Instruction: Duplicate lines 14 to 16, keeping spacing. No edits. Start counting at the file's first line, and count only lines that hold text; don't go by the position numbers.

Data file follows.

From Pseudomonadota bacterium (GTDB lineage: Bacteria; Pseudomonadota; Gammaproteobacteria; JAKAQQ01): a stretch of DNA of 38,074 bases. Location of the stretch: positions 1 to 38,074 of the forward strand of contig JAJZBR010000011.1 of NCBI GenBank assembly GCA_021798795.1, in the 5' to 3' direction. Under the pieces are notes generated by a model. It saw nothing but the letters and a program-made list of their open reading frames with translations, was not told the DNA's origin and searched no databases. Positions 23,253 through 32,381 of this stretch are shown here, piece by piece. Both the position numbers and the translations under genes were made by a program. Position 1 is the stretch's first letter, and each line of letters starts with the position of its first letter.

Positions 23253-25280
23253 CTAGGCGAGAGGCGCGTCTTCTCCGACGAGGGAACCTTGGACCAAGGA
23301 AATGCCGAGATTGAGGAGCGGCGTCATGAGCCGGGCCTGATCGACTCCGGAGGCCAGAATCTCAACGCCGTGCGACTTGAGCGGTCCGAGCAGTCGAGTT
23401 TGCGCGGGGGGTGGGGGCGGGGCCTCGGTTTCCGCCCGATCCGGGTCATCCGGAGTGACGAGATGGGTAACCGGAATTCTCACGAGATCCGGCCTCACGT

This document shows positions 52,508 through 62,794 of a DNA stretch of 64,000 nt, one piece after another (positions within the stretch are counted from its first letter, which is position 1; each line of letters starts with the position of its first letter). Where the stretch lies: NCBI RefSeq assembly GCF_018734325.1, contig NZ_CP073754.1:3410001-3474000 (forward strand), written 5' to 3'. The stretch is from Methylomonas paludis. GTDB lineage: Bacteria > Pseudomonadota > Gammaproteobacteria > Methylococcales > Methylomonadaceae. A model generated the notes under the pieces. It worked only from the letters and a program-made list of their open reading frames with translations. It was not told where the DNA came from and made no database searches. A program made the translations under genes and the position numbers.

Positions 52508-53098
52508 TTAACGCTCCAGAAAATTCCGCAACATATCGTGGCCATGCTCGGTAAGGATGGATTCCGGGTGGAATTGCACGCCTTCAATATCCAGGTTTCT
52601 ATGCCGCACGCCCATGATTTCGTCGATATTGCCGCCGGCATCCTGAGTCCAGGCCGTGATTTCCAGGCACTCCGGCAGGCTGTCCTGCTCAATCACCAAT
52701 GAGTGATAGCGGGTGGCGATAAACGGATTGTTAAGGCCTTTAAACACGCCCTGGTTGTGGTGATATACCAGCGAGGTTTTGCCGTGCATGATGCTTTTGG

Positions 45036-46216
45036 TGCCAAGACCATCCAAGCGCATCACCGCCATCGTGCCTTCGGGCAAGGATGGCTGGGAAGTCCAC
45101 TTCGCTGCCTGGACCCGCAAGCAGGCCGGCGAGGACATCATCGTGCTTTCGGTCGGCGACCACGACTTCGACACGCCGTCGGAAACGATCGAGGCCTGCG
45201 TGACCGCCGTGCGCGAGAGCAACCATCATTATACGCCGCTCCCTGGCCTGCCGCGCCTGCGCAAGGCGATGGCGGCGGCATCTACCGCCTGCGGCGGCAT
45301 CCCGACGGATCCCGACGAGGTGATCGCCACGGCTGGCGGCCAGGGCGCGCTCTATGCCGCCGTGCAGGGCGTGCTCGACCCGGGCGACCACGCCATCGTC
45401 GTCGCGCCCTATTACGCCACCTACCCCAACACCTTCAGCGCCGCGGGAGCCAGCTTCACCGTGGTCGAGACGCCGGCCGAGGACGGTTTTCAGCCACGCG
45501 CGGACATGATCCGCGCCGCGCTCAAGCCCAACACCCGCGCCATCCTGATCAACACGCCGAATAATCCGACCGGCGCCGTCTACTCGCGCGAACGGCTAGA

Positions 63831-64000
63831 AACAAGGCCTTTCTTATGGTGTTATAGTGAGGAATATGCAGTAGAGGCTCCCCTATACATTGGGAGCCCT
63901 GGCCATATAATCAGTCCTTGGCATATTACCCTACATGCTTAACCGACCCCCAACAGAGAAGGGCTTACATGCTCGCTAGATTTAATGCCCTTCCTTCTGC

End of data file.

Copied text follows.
45201 TGACCGCCGTGCGCGAGAGCAACCATCATTATACGCCGCTCCCTGGCCTGCCGCGCCTGCGCAAGGCGATGGCGGCGGCATCTACCGCCTGCGGCGGCAT
45301 CCCGACGGATCCCGACGAGGTGATCGCCACGGCTGGCGGCCAGGGCGCGCTCTATGCCGCCGTGCAGGGCGTGCTCGACCCGGGCGACCACGCCATCGTC
45401 GTCGCGCCCTATTACGCCACCTACCCCAACACCTTCAGCGCCGCGGGAGCCAGCTTCACCGTGGTCGAGACGCCGGCCGAGGACGGTTTTCAGCCACGCG